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Oceans Dental Group
3 Pine Cone Drive, Suite 108, Palm Coast, FL 32137

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Gingivitis: Symptoms and Causes in Palm Coast, FL

What Causes Gingivitis and Are There Any Symptoms of It?

If you’ve noticed some minor bleeding after you brush and floss or if you’ve been informed that your breath isn’t pleasing, then you may have gingivitis. These are two of the warning signs of the disease, so you might want to schedule a dental appointment so that the disease doesn’t worsen.

How Can Gingivitis Be Prevented?

The best prevention for gingivitis is a regimen of good oral hygiene. Ideally, you would brush and floss after each meal or snack, but that isn’t always feasible. At a minimum, you should brush twice daily and floss before bedtime, but your dentist can recommend the best schedule for your individual circumstances. When gingivitis isn’t addressed early, it can progress to periodontal disease that can destroy your teeth, gums, and jaw bone structure.

According to the American Academy of Periodontology, or AAP, men are more likely to have periodontal disease than women, and the risk increases with age. The CDC reports that almost half of adults who are 30 years or more have periodontal disease and by the time adults reach 65 years or older, the number increases to more than 70 percent. When caught early, the prognosis is excellent and the recurrence of gingival disease can be prevented by a regimen of good oral hygiene.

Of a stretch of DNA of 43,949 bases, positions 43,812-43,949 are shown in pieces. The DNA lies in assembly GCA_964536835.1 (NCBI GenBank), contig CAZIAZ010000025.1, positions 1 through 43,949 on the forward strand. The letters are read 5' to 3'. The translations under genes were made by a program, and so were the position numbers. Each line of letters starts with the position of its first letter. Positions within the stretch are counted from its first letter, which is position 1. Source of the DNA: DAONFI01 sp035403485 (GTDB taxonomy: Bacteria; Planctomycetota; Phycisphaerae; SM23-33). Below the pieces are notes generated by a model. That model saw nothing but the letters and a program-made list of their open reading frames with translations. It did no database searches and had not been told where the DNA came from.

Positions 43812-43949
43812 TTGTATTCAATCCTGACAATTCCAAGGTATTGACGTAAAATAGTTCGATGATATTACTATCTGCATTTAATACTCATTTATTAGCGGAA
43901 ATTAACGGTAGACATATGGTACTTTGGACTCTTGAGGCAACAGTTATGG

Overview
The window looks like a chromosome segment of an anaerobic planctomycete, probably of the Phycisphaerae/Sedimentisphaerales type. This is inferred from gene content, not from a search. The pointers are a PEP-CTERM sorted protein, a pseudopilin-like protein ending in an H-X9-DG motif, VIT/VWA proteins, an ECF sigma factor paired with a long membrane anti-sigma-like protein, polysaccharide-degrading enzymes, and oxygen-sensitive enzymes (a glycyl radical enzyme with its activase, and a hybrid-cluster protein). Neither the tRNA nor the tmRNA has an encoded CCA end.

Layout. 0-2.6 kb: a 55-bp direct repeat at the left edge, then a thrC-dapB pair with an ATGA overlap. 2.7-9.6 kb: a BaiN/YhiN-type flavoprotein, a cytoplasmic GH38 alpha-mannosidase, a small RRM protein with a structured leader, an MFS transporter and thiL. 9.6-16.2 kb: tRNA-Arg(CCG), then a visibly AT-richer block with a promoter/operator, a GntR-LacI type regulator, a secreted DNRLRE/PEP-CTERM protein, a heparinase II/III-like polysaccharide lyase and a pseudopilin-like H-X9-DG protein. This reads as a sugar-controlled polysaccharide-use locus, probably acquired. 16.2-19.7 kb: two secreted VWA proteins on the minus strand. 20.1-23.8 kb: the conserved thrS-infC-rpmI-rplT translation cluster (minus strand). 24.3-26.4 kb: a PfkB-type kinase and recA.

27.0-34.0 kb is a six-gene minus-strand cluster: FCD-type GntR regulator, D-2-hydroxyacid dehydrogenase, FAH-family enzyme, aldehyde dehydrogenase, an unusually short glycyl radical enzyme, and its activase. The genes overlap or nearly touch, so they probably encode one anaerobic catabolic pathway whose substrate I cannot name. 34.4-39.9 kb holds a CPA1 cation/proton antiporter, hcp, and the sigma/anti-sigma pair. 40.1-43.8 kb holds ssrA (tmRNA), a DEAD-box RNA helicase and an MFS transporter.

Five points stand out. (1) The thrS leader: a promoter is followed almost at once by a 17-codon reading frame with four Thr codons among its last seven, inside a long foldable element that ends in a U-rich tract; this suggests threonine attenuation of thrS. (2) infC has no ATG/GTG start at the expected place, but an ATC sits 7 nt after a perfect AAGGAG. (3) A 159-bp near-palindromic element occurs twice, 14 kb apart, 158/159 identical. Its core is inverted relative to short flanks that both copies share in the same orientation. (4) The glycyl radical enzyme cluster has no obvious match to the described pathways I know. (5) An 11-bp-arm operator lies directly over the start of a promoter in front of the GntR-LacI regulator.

Are There Any Common Symptoms of Gingivitis?

Unfortunately, gingivitis is often asymptomatic, so you may have the disease but not be aware of it. There are some indicators, however. If you have any of the following, then you should make an appointment with your dentist without delay.

  • Bleeding during brushing or flossing
  • Change in gum color, such as purple or red gums
  • Discomfort or pain when you chew
  • Increased spaces between your teeth
  • Loosened teeth
  • Painful, swollen or sensitive gums
  • Perpetual halitosis or a bad taste in your mouth
  • Receding gums

Any of these symptoms can indicate the beginning of gingival disease, so make a dental appointment and don’t procrastinate. Gingival disease won’t heal on its own, it needs help.

Are There Any Common Causes of Gingivitis?

Lack of good oral hygiene is the best way to encourage gingivitis. Eating foods that are high in refined sugar and carbohydrates encourages the growth of plaque, which is a sticky substance that’s high in bacteria. It feeds on sugar and carbohydrates, so when it’s not removed through brushing and flossing, then it continues to grow and can cause gingival diseases as well as tooth decay. Eventually, if not removed, plaque will turn into tartar, which is an extremely hard substance that can only be removed by your dentist. When tartar isn’t removed, it can lead to chronic periodontitis and you may lose your teeth, some of your gum tissue, and some of your bone. Early treatment has an excellent prognosis and can save your teeth, your gums, and your jawbone, so establish a regimen of good oral hygiene that includes regular dental checkups and start today.